A second topic is related to edibles.  To be a component of food (or a supplement/additive) the component must be approved by the FDA as a food additive, a supplement, or a nutrient.  Cannabis extracts have not been given that designation, primarily because there hasn’t been sufficient research to determine the safety of the plant extract.  You probably have seen CBD gummies, CBD chocolate, CBD tinctures for oral administration, and many more edible Cannabis products on the Web and even in stores.  Does this mean that they are safe? Based on anecdotal evidence, people have been consuming cannabis products for…. a really long time.  Thus, anecdotally, they appear to be safe but this information only puts it in context. You would need to conduct a series of studies that address the safety as a food additive. Thus, the only way to answer this question and address this issue, is to do the research. You must do the research. 

The good news is, that since the 2018 USDA Farm Bill which formally legalized hemp (defined as Cannabis sativa plants that have less than 0.3% THC, THC and THCA combined, based on the dry weight of the plant) many scientific studies have been proposed, completed, or are in progress.  What types of studies exist?  Currently there are 35 proposed studies (not yet recruiting), 92 CBD clinical trials that are active (they could still be enrolling or recruiting participants), and 15 that are terminated (for various reasons like lack of funding or participants).  In addition, there are 90 studies that have been completed and most are pending results (see references to trials below). Many of the studies address your questions.  For example, there are clinical trials in the works addressing insomnia, autism spectrum disorders, osteoarthritis, PTSD, endometriosis pain, chemotherapy induced peripheral neuropathy, anxiety, and general pain.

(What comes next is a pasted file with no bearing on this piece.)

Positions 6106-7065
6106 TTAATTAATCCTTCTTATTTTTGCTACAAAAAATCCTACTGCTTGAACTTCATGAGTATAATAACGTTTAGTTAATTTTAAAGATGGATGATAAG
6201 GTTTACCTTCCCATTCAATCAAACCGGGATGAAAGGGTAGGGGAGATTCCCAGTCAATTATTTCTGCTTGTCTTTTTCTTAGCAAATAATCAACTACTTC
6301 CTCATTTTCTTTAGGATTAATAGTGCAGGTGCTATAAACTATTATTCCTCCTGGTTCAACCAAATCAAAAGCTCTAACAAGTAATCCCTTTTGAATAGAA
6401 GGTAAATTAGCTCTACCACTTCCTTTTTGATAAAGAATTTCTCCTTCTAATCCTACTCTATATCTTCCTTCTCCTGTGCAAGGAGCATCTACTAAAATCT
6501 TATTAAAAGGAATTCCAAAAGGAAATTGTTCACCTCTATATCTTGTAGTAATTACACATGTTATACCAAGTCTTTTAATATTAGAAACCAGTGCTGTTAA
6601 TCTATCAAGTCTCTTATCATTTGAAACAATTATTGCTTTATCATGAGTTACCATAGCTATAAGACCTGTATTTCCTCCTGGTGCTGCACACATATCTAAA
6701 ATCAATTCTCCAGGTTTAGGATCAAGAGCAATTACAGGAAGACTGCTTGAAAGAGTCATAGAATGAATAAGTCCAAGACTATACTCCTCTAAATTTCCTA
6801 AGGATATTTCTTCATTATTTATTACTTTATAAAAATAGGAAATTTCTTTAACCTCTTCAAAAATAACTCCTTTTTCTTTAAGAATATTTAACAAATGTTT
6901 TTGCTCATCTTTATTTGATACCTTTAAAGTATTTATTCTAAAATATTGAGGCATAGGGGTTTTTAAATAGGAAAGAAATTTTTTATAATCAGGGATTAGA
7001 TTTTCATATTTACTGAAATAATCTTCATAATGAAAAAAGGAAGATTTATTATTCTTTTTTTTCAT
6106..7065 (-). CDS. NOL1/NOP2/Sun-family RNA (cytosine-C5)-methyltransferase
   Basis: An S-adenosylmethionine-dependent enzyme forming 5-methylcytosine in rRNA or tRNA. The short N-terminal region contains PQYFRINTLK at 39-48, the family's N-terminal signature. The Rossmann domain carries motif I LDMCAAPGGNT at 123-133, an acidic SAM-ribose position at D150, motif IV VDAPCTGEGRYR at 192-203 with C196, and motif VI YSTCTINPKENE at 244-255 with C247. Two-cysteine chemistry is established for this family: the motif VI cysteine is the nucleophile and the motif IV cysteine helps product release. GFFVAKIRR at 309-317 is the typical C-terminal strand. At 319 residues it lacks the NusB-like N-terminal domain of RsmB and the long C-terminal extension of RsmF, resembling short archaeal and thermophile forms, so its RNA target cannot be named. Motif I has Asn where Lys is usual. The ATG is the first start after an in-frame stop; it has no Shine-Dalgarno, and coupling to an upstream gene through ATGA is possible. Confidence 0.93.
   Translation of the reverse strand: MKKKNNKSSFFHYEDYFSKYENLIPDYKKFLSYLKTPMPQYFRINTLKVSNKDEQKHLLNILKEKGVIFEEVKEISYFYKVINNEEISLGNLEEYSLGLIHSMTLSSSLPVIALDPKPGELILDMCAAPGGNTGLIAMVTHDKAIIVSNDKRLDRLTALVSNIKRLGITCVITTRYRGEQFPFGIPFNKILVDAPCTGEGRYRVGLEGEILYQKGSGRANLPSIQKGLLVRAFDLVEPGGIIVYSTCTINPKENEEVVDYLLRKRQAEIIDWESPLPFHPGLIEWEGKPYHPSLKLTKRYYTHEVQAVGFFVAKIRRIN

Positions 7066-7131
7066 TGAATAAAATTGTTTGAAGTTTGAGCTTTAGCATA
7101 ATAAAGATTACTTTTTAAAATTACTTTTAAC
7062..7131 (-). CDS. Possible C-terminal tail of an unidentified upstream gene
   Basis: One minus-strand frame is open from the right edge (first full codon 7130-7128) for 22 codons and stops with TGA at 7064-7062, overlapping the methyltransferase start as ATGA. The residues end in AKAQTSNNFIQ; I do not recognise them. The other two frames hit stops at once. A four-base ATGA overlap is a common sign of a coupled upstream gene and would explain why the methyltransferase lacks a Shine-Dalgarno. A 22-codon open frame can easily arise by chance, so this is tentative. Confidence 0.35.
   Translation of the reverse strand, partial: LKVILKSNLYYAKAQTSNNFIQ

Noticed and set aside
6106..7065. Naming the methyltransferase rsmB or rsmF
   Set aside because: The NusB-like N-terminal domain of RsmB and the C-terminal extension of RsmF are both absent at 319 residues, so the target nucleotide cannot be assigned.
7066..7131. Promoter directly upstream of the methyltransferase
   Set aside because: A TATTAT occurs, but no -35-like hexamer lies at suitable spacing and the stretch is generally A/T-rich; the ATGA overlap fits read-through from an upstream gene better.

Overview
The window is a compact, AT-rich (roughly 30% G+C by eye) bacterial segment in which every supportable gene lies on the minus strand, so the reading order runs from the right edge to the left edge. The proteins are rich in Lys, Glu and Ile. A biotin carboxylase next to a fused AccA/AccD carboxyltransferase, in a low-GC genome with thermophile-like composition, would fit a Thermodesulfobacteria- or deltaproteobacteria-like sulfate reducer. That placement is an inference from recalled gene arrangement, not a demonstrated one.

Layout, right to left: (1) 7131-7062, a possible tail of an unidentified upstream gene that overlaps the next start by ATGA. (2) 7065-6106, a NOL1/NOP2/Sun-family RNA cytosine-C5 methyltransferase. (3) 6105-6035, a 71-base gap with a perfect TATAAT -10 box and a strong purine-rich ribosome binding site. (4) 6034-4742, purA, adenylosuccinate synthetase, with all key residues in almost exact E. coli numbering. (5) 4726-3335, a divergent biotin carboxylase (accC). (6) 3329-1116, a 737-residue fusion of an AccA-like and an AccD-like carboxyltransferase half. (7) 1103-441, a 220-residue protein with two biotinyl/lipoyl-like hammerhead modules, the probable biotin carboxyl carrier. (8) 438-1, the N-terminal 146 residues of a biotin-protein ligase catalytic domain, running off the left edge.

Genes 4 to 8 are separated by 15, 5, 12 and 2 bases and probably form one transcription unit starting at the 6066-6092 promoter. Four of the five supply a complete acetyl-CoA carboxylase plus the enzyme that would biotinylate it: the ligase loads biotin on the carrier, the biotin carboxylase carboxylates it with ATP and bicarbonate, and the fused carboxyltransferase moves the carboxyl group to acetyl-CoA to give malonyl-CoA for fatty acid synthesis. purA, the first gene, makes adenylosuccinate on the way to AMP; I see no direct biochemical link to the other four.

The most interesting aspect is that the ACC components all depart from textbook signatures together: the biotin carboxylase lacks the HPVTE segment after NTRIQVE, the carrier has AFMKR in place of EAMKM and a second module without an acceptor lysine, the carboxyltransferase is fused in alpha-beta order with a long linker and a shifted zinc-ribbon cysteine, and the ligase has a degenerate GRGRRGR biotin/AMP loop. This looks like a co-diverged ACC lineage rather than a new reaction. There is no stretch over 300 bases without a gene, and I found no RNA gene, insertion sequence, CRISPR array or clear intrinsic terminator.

There are even more research studies that are not “clinical trials”. These research studies are found in the scientific literature and are reviewed (before being published) by other scientists in the same research discipline. We call this “peer-reviewed” research.

Thus, after decades of stalled research, the research into the biological efficacy of CBD and other cannabinoids is now escalating and we will have the answers we need in the near future. As this research presents itself in the literature (the peer-reviewed studies and completed clinical trials), I will summarize these results, including the successes, ambiguities, and clear failures. 

My next blog will summarize what we know about CBD and its efficacy in treating osteoarthritis and rheumatoid arthritis.  Stay tuned, stay educated!

*Purified CBD means that out of all the plant molecules, CBD is the only chemical compound found on its own in the Epidiolex pharmaceutical.  Full spectrum CBD products include other molecules in plants like leaf components that make the plant green, terpenes that provide the scent of the plant (like the lavender scent, rose scent, or even the scent of hops), beneficial molecules like vitamins and anti-microbials, and anti-inflammatory compounds like the CBD and other cannabinoids.  Many consider that there is an overall beneficial combination of all the plant compounds (for example, the terpenes and the cannabinoids), rather than just a single component (like CBD alone) isolated from the mixture of plant metabolites.  This is called the entourage effect. 

^For more information on the general category of Cannabis compounds called Cannabinoids follow this link!

To review the details of current FDA clinical trials use this external link.